Heart disease symptoms can vary depending on the type of heart disease a person has. It is also important to note that men and women can experience different types of symptoms. Men tend to feel more chest pain, while women are more likely to have nausea and extreme fatigue.

If you or your patients are experiencing any of these heart disease symptoms listed by the Mayo Clinic, further medical attention may be needed.

Symptoms of Atherosclerotic Disease (Heart Disease in Blood Vessels)

●        Pain, pressure or other discomfort in your chest

●        Shortness of breath

●        Pain, numbness, or coldness in your legs or arms

●        Neck, jaw, throat, upper abdomen, or back pain 

Symptoms of Heart Arrhythmias (Abnormal Heartbeats)

●        Racing or slow heartbeat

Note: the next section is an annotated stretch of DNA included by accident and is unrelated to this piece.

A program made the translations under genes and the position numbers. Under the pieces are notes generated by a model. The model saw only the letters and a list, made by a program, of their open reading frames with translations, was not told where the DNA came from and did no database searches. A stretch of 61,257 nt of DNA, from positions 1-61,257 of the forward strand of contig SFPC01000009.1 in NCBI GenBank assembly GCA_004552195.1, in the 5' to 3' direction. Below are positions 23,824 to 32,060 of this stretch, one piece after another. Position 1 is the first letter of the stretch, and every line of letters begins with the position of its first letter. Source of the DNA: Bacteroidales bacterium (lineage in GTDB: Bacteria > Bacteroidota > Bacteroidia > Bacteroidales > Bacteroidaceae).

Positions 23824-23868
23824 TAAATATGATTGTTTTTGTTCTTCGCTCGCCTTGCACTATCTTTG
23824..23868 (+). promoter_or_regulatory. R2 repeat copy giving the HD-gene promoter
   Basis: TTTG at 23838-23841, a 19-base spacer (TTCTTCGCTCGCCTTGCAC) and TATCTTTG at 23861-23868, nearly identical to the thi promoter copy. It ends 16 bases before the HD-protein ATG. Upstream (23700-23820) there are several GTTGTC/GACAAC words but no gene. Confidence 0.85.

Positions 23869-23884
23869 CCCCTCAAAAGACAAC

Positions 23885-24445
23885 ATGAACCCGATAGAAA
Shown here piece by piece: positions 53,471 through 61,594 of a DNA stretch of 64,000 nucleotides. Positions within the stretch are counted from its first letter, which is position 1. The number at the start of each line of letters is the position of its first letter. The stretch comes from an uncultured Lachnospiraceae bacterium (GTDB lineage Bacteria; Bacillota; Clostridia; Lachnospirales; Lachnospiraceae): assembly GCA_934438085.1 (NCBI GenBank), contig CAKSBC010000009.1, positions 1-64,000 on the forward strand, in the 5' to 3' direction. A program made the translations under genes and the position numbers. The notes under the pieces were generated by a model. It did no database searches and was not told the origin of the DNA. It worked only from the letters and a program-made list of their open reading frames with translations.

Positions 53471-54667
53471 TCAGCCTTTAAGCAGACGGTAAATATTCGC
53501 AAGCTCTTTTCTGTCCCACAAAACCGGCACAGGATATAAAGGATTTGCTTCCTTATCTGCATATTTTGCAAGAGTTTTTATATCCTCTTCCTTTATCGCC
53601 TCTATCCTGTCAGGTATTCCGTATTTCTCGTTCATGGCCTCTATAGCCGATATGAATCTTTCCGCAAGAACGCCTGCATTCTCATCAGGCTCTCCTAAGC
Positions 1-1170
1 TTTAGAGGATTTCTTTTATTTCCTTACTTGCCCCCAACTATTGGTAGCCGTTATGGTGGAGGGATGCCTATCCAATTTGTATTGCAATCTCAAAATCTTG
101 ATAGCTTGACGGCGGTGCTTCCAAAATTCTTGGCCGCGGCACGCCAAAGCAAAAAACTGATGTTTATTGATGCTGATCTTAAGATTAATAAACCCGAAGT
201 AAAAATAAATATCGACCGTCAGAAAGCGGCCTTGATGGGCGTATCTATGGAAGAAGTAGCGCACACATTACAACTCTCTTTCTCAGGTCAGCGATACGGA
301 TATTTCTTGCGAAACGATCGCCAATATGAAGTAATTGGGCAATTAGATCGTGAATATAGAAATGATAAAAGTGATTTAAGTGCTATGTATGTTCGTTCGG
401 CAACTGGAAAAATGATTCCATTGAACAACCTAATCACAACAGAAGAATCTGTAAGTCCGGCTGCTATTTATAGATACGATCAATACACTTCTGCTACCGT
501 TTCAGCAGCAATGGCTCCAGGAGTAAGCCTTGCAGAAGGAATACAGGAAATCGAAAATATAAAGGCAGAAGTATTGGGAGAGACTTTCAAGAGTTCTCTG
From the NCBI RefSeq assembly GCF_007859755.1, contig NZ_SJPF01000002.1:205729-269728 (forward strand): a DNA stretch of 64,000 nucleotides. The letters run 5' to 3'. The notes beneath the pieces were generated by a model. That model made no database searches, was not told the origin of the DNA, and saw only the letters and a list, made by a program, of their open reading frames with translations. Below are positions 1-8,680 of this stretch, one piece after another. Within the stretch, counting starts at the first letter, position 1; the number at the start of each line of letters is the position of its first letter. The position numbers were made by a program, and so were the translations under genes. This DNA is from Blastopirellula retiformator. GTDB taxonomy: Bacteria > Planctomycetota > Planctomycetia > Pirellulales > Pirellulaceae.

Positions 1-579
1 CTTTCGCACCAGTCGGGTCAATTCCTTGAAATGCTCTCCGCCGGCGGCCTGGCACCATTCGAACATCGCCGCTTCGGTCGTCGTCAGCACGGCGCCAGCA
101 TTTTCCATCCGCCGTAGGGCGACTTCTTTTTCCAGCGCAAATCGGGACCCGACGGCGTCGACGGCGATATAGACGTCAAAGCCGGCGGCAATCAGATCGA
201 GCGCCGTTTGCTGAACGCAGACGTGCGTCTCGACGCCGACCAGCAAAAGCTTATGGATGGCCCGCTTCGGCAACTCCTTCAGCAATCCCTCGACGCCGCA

●        Pain, discomfort or fluttering in the chest

●        Shortness of breath

●        Dizziness/lightheadedness

●        Fainting

Symptoms of Heart Defects

●        Pale gray or blue skin coloration

●        Swelling in your legs, abdomen, or around your eyes

●        Easily getting shortness of breath and tired from exercise or activity

●        Shortness of breath during feedings (for infants)

Symptoms of Dilated Cardiomyopathy (Weak Heart Muscles)

●        Breathlessness

●        Swelling of the legs, ankles, and feet

●        Fatigue

●        Irregular heartbeat

●        Dizziness, lightheadedness, and fainting

Symptoms of Heart Infections

●        Fever

●        Shortness of breath

●        Weakness/fatigue

●        Swelling in your legs or abdomen

●        Changes in your heart rhythm

●        Dry cough

●        Skin rashes

Symptoms of Valvular Heart Disease

●        Fatigue

●        Shortness of breath

●        Irregular heartbeat

●        Swelling in the feet/ankles